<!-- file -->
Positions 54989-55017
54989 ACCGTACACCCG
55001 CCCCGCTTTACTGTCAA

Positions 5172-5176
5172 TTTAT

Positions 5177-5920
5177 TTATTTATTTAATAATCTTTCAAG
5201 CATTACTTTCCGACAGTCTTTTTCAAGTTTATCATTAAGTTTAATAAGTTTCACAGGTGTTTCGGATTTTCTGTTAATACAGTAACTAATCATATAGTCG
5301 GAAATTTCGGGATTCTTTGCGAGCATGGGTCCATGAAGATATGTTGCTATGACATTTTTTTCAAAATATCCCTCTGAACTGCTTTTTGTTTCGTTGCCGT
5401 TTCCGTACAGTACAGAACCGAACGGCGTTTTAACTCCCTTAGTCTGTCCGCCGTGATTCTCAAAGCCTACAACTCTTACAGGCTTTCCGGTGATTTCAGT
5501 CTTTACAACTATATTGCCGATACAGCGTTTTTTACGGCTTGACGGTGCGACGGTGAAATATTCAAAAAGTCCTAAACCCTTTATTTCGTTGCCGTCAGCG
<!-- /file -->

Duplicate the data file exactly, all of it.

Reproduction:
Positions 54989-55017
54989 ACCGTACACCCG
55001 CCCCGCTTTACTGTCAA

Positions 5172-5176
5172 TTTAT

Positions 5177-5920
5177 TTATTTATTTAATAATCTTTCAAG
5201 CATTACTTTCCGACAGTCTTTTTCAAGTTTATCATTAAGTTTAATAAGTTTCACAGGTGTTTCGGATTTTCTGTTAATACAGTAACTAATCATATAGTCG
5301 GAAATTTCGGGATTCTTTGCGAGCATGGGTCCATGAAGATATGTTGCTATGACATTTTTTTCAAAATATCCCTCTGAACTGCTTTTTGTTTCGTTGCCGT
5401 TTCCGTACAGTACAGAACCGAACGGCGTTTTAACTCCCTTAGTCTGTCCGCCGTGATTCTCAAAGCCTACAACTCTTACAGGCTTTCCGGTGATTTCAGT
5501 CTTTACAACTATATTGCCGATACAGCGTTTTTTACGGCTTGACGGTGCGACGGTGAAATATTCAAAAAGTCCTAAACCCTTTATTTCGTTGCCGTCAGCG